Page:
Housing boom in SA creates more than 100,000 new jobs

The Western Cape is experiencing a surge in residential property development and records the highest number of new jobs in the construction sector.

The Western Cape has seen a 77 percent increase in new homes built over the past 12 years, with more than 19,000 units constructed last year alone.

This province, combined with Gauteng and KwaZulu-Natal, accounts for 79.7 percent of all residential building plans passed in 2022, an increase from 68.1 percent in 2010.

The high level of building in the residential property sector is likely a strong driving force behind the increased employment rate in the construction industry in the second quarter of 2023; the industry recorded more than 100,000 new jobs.

The Western Cape tops the list with the largest share of residential building plans passed and the second-highest increase over the past decade.

Interestingly, says Dr Andrew Golding, chief executive of the Pam Golding Property group, the number of plans passed in the Western Cape declined sharply before Covid, fell further during the pandemic, but then rebounded strongly, quite possibly fuelled by the strong semigration trend.

Gauteng, which accounts for the second-largest number of residential building plans passed, was experiencing strong growth until Covid, but has since failed to recover from the impact of the pandemic and passed fewer residential building plans in 2022 than in 2010, Statistics SA data reveals.

“While KZN remains in distant third spot, it has registered a solid 51.1 percent increase in the number of residential plans passed since 2010 and a more than doubling (128.7 percent) in the value of plans passed over the same period,” he says.

Limpopo recorded a whopping 122 percent growth in units from 2010 to 2022, but its contribution to the number of new units built last year is only 5 percent.

The value of all building plans passed nationally rose by 84.1 percent between 2010 and 2022, but the total value of residential plans more than doubled, increasing by 129.8 percent to R62.19m last year, Golding says. This is compared to the “more modest” increase in the value of non-residential building plans – including office, retail, industrial, religious, and educational buildings – which rose by 66.2 percent to R22.108m, and a 41.5 percent increase to R33.19m in building plans for alterations and additions.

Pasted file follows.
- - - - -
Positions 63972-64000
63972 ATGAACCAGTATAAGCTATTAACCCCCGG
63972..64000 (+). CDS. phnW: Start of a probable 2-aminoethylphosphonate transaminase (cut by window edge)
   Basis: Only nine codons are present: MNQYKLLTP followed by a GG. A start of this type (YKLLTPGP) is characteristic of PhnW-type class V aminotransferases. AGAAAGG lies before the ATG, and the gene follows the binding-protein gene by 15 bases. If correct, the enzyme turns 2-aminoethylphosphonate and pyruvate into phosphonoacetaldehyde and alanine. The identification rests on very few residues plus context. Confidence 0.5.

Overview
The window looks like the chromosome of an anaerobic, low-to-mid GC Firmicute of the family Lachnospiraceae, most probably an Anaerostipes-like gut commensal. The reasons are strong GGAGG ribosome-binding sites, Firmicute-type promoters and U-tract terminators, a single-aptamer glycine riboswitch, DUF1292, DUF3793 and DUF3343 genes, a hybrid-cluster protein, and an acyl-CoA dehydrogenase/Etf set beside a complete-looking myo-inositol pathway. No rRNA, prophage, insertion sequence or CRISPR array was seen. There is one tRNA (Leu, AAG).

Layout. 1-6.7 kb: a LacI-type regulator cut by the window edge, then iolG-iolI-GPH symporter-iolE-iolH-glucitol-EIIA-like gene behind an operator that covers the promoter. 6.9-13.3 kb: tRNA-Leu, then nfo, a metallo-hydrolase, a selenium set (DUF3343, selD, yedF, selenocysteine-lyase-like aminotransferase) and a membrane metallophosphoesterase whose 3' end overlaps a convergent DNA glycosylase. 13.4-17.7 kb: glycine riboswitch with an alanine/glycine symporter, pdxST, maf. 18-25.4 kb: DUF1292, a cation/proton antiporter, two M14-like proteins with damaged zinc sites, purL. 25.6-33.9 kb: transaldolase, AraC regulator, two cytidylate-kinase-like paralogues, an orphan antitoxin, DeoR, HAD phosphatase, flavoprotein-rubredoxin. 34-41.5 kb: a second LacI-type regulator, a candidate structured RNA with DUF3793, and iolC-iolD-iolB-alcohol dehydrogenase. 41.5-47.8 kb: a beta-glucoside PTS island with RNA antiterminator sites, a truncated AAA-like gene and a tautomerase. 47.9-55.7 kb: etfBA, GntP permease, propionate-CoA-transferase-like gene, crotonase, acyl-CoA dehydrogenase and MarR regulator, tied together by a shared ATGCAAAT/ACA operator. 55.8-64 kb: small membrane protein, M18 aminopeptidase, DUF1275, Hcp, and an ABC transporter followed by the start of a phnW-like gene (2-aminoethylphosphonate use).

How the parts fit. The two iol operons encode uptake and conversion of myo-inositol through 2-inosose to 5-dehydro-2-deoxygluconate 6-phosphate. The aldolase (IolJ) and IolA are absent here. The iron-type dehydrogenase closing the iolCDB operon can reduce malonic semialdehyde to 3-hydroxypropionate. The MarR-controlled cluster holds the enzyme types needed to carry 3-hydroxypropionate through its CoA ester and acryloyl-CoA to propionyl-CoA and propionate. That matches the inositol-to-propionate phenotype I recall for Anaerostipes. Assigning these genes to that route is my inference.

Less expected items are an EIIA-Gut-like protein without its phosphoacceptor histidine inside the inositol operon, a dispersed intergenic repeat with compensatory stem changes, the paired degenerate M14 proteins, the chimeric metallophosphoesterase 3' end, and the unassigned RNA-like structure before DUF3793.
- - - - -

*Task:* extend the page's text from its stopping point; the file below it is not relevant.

“As a result of the robust increase in the value of residential building plans passed over the past 12 years, this sector now accounts for more than half of the total value of building plans passed nationally – up from 42% in 2010 to 53% in 2022. With residential plans passed accounting for a larger portion of total plans passed, the percentage of both non-residential and, more notably, alterations and additions declined.”

Although the total number of residential plans passed in 2022 rose by just 3.9 percent compared to 2010 levels, non-residential plans passed decreased by 19.7 percent, while the number of alterations and additions slumped by nearly a third (31.5 percent) during the same period, Golding says.

Residential building plans passed now account for 58% of the total number of plans passed nationally, compared with 48% in 2010.

Construction sector employment

With this robust growth in residential building plans passed last year, it is no surprise the construction sector has seen the highest growth in employment in the second quarter of 2023, as revealed in Stats SA’s Quarterly Labour Force Survey results released on Monday.

In the April to June period, 1,304 million South Africans were employed in the construction sector, an increase of 104,000 – 62,000 in the formal sector and 42,000 in the informal sector – from the first quarter of 2023.

The Western Cape has seen the highest employment rate increase in the construction sector, with 74,000 new jobs in Q2 compared to Q1, and 103,000 more jobs in Q2 2023 compared to Q2 2022. This is an increase of 43.9 percent and 73.2 percent respectively.

In Q2 2023, 244,000 people in the Western Cape were employed in the construction sector. Gauteng accounts for the most jobs in this sector with 317,000, followed by KZN with 231,000.


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